IS95: CDMA Cellular Telephony
IS 95 is a cellular phone system based on Direct Sequence
CDMA multiple access. Thus, multiple users simultaneously share the same (wideband) channel. Designers from Qualcomm claim
a 20 fold increase in capacity over analog cellular telephony.
|| Audio commentary: Peter M. Grant, Distinguished
IEEE Lecturer 1997, discusses cellular CDMA systems (MPEG audio). See also:
Full talk, MPEG plug-in on
- In DS-CDMA systems, are accommodated in the same RF bandwidth.
- Each user is identified by a different spreading code
- Energy received over multipath channels can be resolved to avoid cancellation of
- Transmissions are asynchronous on the uplink, but synchronous on the downlink
- Power control is needed to mitigate near-far problems
- Capacity is limited my multiple-access interference from other users
Attributes of CDMA in Cellular Systems
There are many attributes of CDMA which are of great benefit to the cellular
There are, of course, a number of disadvantages associated with CDMA; two of
the most severe are the problem of "self-interference," and the related problem
of the "near-far"
- Soft handoff.
Since every cell uses the same radio frequency band,
difference between user channels is the spreading
code sequences. Therefore, there is no jump
from one frequency
to another frequency when a user moves between cells. The mobile terminal receives
the same signal in one cell as it does in the next, and thus there is no harsh
transition from one receiving mode to another. Two or more neighboring
base stations can receive
the signal of a particular user, because they all use the same channel.
Moreover, two base stations
can simultaneously transmit to the same user terminals. The mobile
(rake) receiver can resolve
the two signals separately and combine them (see diversity).
This feature is called
- Soft capacity or graceful degradation.
In FDMA and TDMA,
N channels can be
used virtually without interference from other users in the same cell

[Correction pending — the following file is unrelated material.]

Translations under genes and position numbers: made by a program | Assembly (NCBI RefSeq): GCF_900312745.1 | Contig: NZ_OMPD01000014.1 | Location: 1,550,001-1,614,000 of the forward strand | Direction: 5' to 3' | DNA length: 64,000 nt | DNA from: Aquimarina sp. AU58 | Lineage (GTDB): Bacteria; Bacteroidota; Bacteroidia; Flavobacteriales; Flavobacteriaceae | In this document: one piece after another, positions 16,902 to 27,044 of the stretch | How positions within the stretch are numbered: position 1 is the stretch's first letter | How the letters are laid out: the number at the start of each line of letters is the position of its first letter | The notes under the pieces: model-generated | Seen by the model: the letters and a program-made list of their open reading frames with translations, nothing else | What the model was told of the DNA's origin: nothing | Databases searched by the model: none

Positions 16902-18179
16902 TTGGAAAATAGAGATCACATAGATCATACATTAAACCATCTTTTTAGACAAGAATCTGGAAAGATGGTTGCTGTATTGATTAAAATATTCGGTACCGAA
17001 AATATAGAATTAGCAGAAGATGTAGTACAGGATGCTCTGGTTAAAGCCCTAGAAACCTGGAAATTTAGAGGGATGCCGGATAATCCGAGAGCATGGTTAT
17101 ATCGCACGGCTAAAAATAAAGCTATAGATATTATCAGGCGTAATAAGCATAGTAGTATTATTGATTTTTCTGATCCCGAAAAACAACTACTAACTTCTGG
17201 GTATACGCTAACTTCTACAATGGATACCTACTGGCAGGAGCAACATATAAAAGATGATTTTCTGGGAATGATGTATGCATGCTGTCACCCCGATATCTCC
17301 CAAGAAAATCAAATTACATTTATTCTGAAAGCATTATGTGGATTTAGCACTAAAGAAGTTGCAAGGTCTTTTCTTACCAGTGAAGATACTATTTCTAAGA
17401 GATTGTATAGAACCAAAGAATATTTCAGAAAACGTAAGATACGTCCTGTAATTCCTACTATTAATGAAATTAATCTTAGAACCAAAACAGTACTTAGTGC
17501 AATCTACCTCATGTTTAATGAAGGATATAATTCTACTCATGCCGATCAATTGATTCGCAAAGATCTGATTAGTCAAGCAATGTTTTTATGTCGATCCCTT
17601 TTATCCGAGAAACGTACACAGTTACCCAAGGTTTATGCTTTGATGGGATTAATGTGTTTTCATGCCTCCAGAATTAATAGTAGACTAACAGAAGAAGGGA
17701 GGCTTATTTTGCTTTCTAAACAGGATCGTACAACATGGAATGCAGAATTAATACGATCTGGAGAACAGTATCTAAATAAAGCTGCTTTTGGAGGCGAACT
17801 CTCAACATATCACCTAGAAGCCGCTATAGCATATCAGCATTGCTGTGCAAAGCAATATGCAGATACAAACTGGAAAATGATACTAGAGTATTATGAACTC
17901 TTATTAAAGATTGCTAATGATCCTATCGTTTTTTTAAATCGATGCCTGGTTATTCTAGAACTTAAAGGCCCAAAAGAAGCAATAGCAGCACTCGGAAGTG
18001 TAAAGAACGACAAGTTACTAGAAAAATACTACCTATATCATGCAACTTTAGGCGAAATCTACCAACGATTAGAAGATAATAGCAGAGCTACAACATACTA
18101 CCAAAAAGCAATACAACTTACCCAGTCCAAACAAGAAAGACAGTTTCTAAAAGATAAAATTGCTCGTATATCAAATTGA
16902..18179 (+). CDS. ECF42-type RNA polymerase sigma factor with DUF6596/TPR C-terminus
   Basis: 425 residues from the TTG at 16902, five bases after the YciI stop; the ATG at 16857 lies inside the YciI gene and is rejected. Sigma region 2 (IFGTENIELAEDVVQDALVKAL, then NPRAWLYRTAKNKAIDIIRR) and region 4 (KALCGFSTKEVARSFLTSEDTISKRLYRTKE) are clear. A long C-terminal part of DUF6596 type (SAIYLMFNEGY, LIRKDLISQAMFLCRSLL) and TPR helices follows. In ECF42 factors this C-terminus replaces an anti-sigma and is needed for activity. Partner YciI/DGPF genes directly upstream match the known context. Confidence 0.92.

but potential users N+1, N+2, ...,
are blocked until a channel is released. The capacity of FDMA and TDMA is
therefore fixed at N users and the link quality is determined by the frequency reuse pattern.
In theory, it does not
matter whether the
spectrum is divided into frequencies, time slots, or codes, the capacity
provided from these three multiple access schemes is the same. However,
all the users in all cells
share one radio
channel and are separated by codes. Therefore, an additional user
may be added by sacrificing somewhat the
with the effect that
voice quality is just slightly
degraded compared to that of the normal N-channel cell. Thus,
degradation of performance with an increasing number
of simultaneous users is "graceful"
in CDMA systems, versus the hard limits placed
on FDMA and TDMA systems.
- Multipath tolerance.
Spread spectrum techniques are effective in
frequency selective fading that takes place in multipath
channels. The underlying principle is that when a signal is spread over
a wide bandwidth, a frequency selective fade will corrupt only a small
portion of the signal's power spectrum, while passing the remaining spectrum
unblemished. As a result, upon despreading there is a better probability
that the signal can be recovered correctly. For an unspread
signal whose spectral density happens to be misplaced in a deep fade, an
unrecoverable signal at the receiver is virtually assured.
To optimally combine signals received over various delayed paths, a rake receiver
can be used.
- No channel equalization needed.
When the transmission rate is much higher than 10
kbps in both FDMA and TDMA, an equalizer is needed for reducing the intersymbol
interference caused by time delay spread. This is because when the bit period
becomes smaller than about ten times the time delay spread,
However, in CDMA a correlatoris needed at minimum.
good performance a rake receiver
is needed combat delay spread.
An important requirement of spreading signals is that they
be "noise-like", or pseudorandom. Despreading the signal requires
knowledge of the user's code, and for a binary code with spreading
factor N there exist 2N possible random sequences.
In military systems these codes are kept secret, so
it is very difficult
for an unauthorized attacker to tap into or transmit on another user's channel. Often it is even difficult to detect the presence of a spread-spectrum signal because it is below the noise
that is present in the transmit bandwidth.